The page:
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Date: Wed, 27 Jul 2022 19:06:24 -0400
From: Christopher Sean Morrison <>
Subject: dynamic linker is capturing "reserved" library names erroneously

The gist of this bug report / change request is best demonstrated by the following code setup:

$ cat >> librt.cpp
#include <stdio.h>
void foo(void) { printf("hello\n"); }
$ cat >> test.cpp
#include <stdio.h>
int main(int ac, char *av[]) { extern void foo(void); foo(); return 0; }
$ g++ -shared -o librt.cpp
$ g++ -o test test.cpp -L. -lrt -Wl,-rpath=.
$ ldd test
	/lib/ (0x7f35cf52a000) => /lib/ (0x7f35cf52a000) => /lib/ (0x7f35cf52a000)
Error relocating test: _Z3foov: symbol not found
$ ./test
Error relocating ./test: _Z3foov: symbol not found

In brief, ld appears to be capturing the resolution of librt as being satisfied by ld-musl-x86_64 at runtime despite the -L resolving correctly at compilation time (and rpath is ignored).  This naturally results in runtime symbol not found message(s) for any symbols in such a named library.  The offending code in musl appears to be <>

First consideration, the code seems to take a position that those library names are somehow universally reserved and I believe that to be incorrect.  There was mention of reserved lib names long ago specifically regarding the behavior of the “c89”  and “c99” C compiler CLI in their posix.1 man pages, but those did not carry over to prescribing dynamic library behavior, C++ behavior, or other any other aspects of the standard as far as I’m aware.  Perhaps a citation can be provided, but I was unable to find a relevant mention of ‘rt’, “librt”, “-lr”, etc, (or any of the other libs from line 1011) in the latest version of the standard.

Second consideration, the block’s preceding comment seems to document the primary intention as being to reduce app porting burden where -lm, -lc, and friends have long-since been embedded in build systems.  Given those libraries are all combined in musl’s libc implementation, that seems reasonable.  Automatically binding requests for -lm to musl’s libc, for example, certainly makes sense to ease porting.

Given those two considerations, I would suggest + request that the library resolution behavior be changed so that they are not captured reserved names but merely a fallback when normal searching would otherwise result in not-found.  That is, move the logic in dynlink.c so that it happens later, after typical searching as needed.  That way, the encoded rpath and libraries specified at link time will be respected, and build systems specifying -lm will still automatically resolve to musl’s libc (unless there really is a libm).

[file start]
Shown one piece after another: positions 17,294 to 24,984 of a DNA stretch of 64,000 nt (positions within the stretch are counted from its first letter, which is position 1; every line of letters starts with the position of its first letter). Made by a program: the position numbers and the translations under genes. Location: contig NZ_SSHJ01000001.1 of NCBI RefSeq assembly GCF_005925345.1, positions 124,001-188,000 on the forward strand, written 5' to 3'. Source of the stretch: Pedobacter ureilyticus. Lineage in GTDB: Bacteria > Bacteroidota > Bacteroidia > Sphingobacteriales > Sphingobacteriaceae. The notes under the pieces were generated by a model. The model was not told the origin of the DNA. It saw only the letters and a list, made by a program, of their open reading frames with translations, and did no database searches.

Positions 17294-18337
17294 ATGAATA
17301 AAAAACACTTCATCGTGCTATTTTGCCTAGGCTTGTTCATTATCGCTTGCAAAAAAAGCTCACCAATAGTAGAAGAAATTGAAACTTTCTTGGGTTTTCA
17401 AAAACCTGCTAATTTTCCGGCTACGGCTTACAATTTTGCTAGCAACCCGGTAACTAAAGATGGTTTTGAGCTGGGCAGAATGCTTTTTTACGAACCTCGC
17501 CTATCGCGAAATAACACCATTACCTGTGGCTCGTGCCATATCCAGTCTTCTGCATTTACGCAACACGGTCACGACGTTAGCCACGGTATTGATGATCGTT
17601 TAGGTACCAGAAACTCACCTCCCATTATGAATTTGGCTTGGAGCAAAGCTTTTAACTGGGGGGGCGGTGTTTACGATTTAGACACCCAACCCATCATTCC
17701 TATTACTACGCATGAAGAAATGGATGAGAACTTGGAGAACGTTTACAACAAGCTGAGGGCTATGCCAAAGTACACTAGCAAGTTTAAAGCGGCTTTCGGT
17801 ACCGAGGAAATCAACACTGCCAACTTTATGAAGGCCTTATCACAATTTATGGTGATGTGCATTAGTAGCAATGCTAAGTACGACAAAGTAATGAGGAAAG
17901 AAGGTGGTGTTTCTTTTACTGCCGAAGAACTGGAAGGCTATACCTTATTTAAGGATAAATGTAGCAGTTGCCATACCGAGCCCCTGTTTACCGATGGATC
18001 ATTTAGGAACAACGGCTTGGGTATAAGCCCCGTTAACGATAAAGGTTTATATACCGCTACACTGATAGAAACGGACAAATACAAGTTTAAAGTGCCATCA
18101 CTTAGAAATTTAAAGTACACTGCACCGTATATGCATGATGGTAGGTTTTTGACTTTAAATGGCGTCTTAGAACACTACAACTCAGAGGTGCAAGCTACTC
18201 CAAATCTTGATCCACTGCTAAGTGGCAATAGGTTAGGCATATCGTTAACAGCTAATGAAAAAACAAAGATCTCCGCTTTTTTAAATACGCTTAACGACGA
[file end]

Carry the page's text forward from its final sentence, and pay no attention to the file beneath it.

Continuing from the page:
My expectation is that user applications should be able to specify any library name (even libc), link against it, and resolve to it at runtime as in the example above.  The gnu and bsd dynamic linkers do not make any presumption or restriction on library name resolution (at least not any more afaik), even with regards to auto-linking standard libraries.  Changing this behavior would also address a number of related reports I came across regarding this issue (e.g., search "error relocating" "symbol not found" musl <>).

For background context, I maintain BRL-CAD, a large open source CAD system that has been in development for over 40 years.  BRL-CAD’s flagship API with thousands of integrations around the world is the “librt” ray tracing library.  With dev going all the way back to 1983, it predates both ANSI C and POSIX.  Renaming isn’t likely anytime soon as it would be exceptionally cost-prohibitive and impacts so many other codes in production use.  We’ve maintained BRL-CAD’s portability across dozens of architectures, operating systems, and compilation environments over the years, and librt conflicts are not new.  What’s unique/novel here is musl’s runtime linker override behavior that hasn’t been seen for quite some time.  I found workarounds we can employ, but hopefully behavior can be improved to benefit future musl development.

Thank you for everyone’s efforts on an alternative to the established, and thank you for consideration of this issue.

Sean Morrsion

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